Despite being full of funny lines, it’s a sad film but fortunately, it’s also a well-acted one.  I have to admit that I’m not as crazy about Manchester By The Sea as some of the critics who are currently declaring Manchester to be the best film of 2016 are but I can’t disagree with those who have praised Casey Affleck’s lead performance.  Lucas Hedges also does a good job as Patrick and Michelle Williams gets one revelatory scene in which she happens to randomly run into her ex-husband on the street.

As I said, I liked Manchester By The Sea but I didn’t quite love it.  It’s a well-made and well-acted film and, if it’s not as brilliant as some have claimed, it’s still worthy of respect.

Playing Catch-Up With 6 Mini-Reviews: Amy, Gloria, Pitch Perfect 2, Sisters, Spy, Trainwreck


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Amy (dir by Asif Kapadia)

Amy opens with brilliant and, in its way, heartbreaking footage of a 14 year-old Amy Winehouse and a friend singing Happy Birthday at a party.  Even though she’s singing deliberately off-key and going over-the-top (as we all tend to do when we sing Happy Birthday), you can tell that Amy was a star from the beginning.  She’s obviously enjoying performing and being the center of attention and, try as you might, it’s impossible not to contrast the joy of her Happy Birthday with the sadness of her later life.

A star whose music touched millions (including me), Amy Winehouse was ultimately betrayed by a world that both wanted to take advantage of her talent and to revel in her subsequent notoriety.  It’s often said the Amy was self-destructive but, if anything, the world conspired to destroy her.  By focusing on footage of Amy both in public and private and eschewing the usual “talking head” format of most documentaries, Amy pays tribute to both Amy Winehouse and reminds us of what a great talent we all lost in 2011.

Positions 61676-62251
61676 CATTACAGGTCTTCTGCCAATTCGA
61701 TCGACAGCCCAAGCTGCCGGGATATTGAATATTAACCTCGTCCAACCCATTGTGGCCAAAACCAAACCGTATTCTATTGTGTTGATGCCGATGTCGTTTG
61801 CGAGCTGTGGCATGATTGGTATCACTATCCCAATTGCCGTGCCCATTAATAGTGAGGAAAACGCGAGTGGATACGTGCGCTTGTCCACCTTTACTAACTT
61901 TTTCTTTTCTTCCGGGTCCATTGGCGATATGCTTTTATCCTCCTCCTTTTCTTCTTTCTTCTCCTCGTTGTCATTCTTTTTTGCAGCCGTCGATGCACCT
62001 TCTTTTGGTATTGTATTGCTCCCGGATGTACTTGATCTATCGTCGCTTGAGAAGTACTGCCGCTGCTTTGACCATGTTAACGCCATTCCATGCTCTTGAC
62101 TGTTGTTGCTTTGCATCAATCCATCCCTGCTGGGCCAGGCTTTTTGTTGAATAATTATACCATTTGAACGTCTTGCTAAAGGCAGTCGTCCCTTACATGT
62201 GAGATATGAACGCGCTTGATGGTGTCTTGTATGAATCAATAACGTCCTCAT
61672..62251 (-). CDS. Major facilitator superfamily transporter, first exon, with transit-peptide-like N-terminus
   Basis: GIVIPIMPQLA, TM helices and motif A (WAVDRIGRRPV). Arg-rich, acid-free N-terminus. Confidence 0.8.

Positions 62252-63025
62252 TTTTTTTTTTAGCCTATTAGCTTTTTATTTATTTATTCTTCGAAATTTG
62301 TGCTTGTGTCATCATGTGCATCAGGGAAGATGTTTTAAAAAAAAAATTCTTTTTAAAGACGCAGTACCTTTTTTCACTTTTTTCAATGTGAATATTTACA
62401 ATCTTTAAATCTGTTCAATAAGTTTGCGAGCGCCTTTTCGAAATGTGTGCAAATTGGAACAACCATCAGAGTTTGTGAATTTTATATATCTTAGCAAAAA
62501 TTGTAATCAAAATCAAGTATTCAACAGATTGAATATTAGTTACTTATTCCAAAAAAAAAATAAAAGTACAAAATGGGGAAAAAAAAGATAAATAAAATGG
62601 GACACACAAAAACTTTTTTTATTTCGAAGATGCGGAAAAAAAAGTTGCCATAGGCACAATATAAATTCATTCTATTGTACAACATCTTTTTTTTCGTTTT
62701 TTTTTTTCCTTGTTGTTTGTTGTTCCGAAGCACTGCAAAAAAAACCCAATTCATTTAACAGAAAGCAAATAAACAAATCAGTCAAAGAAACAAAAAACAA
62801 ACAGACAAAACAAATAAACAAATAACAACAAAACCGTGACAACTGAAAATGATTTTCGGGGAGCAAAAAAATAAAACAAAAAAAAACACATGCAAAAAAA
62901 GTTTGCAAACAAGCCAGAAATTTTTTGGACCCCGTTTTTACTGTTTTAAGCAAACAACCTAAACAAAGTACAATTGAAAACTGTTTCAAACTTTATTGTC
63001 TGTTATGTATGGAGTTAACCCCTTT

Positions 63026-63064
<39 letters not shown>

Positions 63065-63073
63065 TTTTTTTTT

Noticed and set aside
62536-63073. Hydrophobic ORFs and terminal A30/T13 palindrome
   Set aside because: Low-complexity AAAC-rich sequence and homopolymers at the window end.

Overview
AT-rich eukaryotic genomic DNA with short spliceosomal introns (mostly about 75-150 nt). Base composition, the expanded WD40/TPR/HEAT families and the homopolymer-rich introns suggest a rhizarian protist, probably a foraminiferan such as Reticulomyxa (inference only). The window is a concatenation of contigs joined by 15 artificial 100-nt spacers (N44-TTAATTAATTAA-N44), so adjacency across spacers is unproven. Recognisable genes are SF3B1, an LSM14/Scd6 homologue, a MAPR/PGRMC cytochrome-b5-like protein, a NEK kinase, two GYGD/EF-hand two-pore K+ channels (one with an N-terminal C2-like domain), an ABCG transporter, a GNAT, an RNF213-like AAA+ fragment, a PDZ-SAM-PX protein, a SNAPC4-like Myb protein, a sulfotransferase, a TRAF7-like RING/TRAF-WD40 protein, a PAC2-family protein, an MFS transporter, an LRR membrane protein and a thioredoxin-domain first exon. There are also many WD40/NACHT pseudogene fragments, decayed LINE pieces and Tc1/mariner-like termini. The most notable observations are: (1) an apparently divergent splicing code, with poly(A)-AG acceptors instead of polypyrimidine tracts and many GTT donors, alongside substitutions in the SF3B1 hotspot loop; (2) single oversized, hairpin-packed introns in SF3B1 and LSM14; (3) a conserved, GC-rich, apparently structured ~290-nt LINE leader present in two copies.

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Gloria (dir by Christian Keller)

The Mexican film Gloria is a musical biopic of Gloria Trevi (played by Sofia Espinosa), a singer whose subversive songs and sexual image made her a superstar in Latin America and challenged the conventional morality of Catholic-dominated establishment.  Her manager and lover was the controversial Sergio Andrade (Marco Perez).  The movie follows Gloria from her first audition for the manipulative Sergio to her arrest (along with Sergio) on charges of corrupting minors.  It’s an interesting and still controversial story and Gloria tells it well, with Espinosa and Perez both giving excellent performances.

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Pitch Perfect 2 (dir by Elizabeth Banks)

The Bellas are back!  As I think I’ve mentioned a few times on this site, I really loved the first Pitch Perfect.  In fact, I loved it so much that I was a bit concerned about the sequel.  After all, sequels are never as good as the original and I was dreading the idea of the legacy of the first film being tarnished.

But the sequel actually works pretty well.  It’s a bit more cartoonish than the first film.  After three years at reigning ICCA champions, the Bellas are expelled from competition after Fat Amy (Rebel Wilson) accidentally flashes the President.  The only way for the Bellas to get the suspension lifted is to win the World Championship of A Capella.  The plot, to be honest, really isn’t that important.  You’re watching the film for the music and the interplay of the Bellas and, on those two counts, the film totally delivers.